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Schaaf, Gerben

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Gerben Schaaf studied biology at the Utrecht University (graduated cum laude). He received his PhD by elucidating mechanisms of drug-mediated nephrotoxicity at the Faculty of Veterinary Medicine (Utrecht University). During his postdoctoral career he applied the acquired cell biological skills to study the biology of skeletal muscle tumors, rhabdomyosarcomas, at the Academic Medical Center in Amsterdam (The Netherlands). He discovered that the putative tumor suppressor Sprouty1 harbors oncogenic features in rhabdomyosarcomas and can be efficiently targeted to eradicate these tumors.

Based on his work in rhabdomyosarcoma he received a Veni Award (Netherlands Organization for Scientific Research - NWO) to identify tumor stem cells in rhabdomyosarcoma in the lab of Thomas Rando at the Stanford School of Medicine (Dept. of Neurology and Neurological Services, Palo Alto, USA). In this work he found strong parallels in lineage progression between normal and tumor skeletal muscle, which forms the basis of his current work.

Since 2012, this work is part of the Center for Lysosomal and Metabolic and Diseases (CLMZ; Dept of Pediatrics). The CLMZ is a multidisciplinary center combining fundamental and preclinical research and patient care. In our research we focus on Pompe Disease, which is a progressive muscle wasting disease. The exact mechanism behind the loss of muscle function and mass is still unknown. Pompe disease is, when untreated, fatal for infantile patients. Since 2006 Enzyme Replacement Therapy (ERT) is available for Pompe Patients, which is particularly effective in infantile patient. However, ERT is not equally effective for all patients and is extremely expensive. Novel therapies are warranted. To address this need, we are trying to develop a method to expand muscle stem cells that can contribute efficiently to muscle regeneration following transplantation and restore lost muscle. A muscle cell therapy is challenging, as standard culture protocols rapidly induce loss of regenerative potential. The different research lines aim to unravel the mechanism and requirements for maintaining stem cell potential in-vitro. Our aim is to understand why and how cell-based therapies can be safely used to cure patients suffering from a muscle-degenerative disease. Our results cover single-molecule analyses to in-vivo studies.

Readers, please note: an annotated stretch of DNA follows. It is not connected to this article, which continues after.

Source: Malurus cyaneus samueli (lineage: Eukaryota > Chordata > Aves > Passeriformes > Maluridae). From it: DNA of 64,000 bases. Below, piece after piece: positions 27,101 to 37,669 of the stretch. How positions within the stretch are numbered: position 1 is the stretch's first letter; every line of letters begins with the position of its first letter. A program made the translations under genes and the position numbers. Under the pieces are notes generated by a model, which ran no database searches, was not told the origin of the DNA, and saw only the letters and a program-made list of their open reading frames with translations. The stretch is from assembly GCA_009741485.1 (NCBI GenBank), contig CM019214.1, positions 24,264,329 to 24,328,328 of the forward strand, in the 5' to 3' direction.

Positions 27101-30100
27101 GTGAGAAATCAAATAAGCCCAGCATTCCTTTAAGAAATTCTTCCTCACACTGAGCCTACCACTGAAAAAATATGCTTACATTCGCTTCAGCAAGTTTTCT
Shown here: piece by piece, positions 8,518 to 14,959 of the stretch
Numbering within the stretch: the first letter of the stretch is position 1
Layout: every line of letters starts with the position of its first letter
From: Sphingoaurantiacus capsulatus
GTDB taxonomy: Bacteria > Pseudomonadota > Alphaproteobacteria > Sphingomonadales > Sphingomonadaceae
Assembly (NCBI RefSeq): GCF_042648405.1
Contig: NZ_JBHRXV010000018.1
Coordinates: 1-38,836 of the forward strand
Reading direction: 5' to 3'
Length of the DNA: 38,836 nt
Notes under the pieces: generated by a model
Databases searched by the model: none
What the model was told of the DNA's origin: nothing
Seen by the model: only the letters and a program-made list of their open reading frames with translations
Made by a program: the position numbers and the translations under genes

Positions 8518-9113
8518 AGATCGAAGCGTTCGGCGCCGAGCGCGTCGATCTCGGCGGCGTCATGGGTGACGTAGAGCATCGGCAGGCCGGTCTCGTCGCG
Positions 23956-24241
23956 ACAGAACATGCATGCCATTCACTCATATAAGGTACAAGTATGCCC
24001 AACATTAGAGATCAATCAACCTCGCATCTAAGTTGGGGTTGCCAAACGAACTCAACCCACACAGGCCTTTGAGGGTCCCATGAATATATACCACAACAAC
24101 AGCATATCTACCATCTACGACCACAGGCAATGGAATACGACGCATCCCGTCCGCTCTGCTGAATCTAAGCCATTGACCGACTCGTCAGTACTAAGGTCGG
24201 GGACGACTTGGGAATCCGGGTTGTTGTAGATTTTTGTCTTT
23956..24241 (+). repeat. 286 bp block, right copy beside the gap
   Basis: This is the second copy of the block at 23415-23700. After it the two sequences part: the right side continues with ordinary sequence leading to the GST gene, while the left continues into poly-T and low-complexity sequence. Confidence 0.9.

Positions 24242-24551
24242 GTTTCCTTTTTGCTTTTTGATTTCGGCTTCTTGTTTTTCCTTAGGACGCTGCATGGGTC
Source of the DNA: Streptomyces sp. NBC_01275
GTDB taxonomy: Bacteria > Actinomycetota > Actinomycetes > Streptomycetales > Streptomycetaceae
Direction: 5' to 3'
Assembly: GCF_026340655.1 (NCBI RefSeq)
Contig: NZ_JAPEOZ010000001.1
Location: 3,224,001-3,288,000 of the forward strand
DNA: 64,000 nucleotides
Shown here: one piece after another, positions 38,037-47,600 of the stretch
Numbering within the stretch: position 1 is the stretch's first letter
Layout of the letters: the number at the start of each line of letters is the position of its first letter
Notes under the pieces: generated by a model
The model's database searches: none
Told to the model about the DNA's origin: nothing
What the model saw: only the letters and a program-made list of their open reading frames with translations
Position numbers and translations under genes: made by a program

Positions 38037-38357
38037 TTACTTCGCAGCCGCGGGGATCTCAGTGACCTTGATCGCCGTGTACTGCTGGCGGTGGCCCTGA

Muscle Stem Cells, Stem cell-based therapies, Muscle-degenerative disease 



Schaaf, G., Sage F. et al. (2012). Ex-vivo Expansion of Muscle-Regenerative Cells for the Treatment of Muscle Disorders. J. Stem Cell Res. Ther. 01.

Gerben Schaaf, Mohamed Hamdi, Danny Zwijnenburg, Arjan Lakeman, Dirk Geerts, Rogier Versteeg, and Kool, M. (2010). Silencing of SPRY1 Triggers Complete Regression of Rhabdomyosarcoma Tumors Carrying a Mutated RAS Gene. Cancer Res. 70.

Missiaglia, E., Selfe, J., Hamdi, M., Williamson, D., Schaaf, G., Fang, C., Koster, J., Summersgill, B., Messahel, B., Versteeg, R., et al. (2009). Genomic imbalances in rhabdomyosarcoma cell lines affect expression of genes frequently altered in primary tumors: an approach to identify candidate genes involved in tumor development. Genes Chromosom. Cancer 48, 455–467.

Van Ruissen, F., Schaaf, G.J., Kool, M., Baas, F., and Ruijter, J.M. (2008). Scaling of gene expression data allowing the comparison of different gene expression platforms. Methods Mol. Biol. 387, 169–183.

Schaaf, G.J., van Ruissen, F., van Kampen, A., Kool, M., and Ruijter, J.M. (2008). Statistical comparison of two or more SAGE libraries: one tag at a time. Methods Mol. Biol. 387, 151–168.

Van Ruissen, F., Ruijter, J.M., Schaaf, G.J., Asgharnegad, L., Zwijnenburg, D.A., Kool, M., and Baas, F. (2005). Evaluation of the similarity of gene expression data estimated with SAGE and Affymetrix GeneChips. BMC Genomics 6, 91.

Schaaf, G.J., Ruijter, J.M., van Ruissen, F., Zwijnenburg, D.A., Waaijer, R., Valentijn, L.J., Benit-Deekman, J., van Kampen, A.H., Baas, F., and Kool, M. (2005). Full transcriptome analysis of rhabdomyosarcoma, normal, and fetal skeletal muscle: statistical comparison of multiple SAGE libraries. Faseb J 19, 404–406.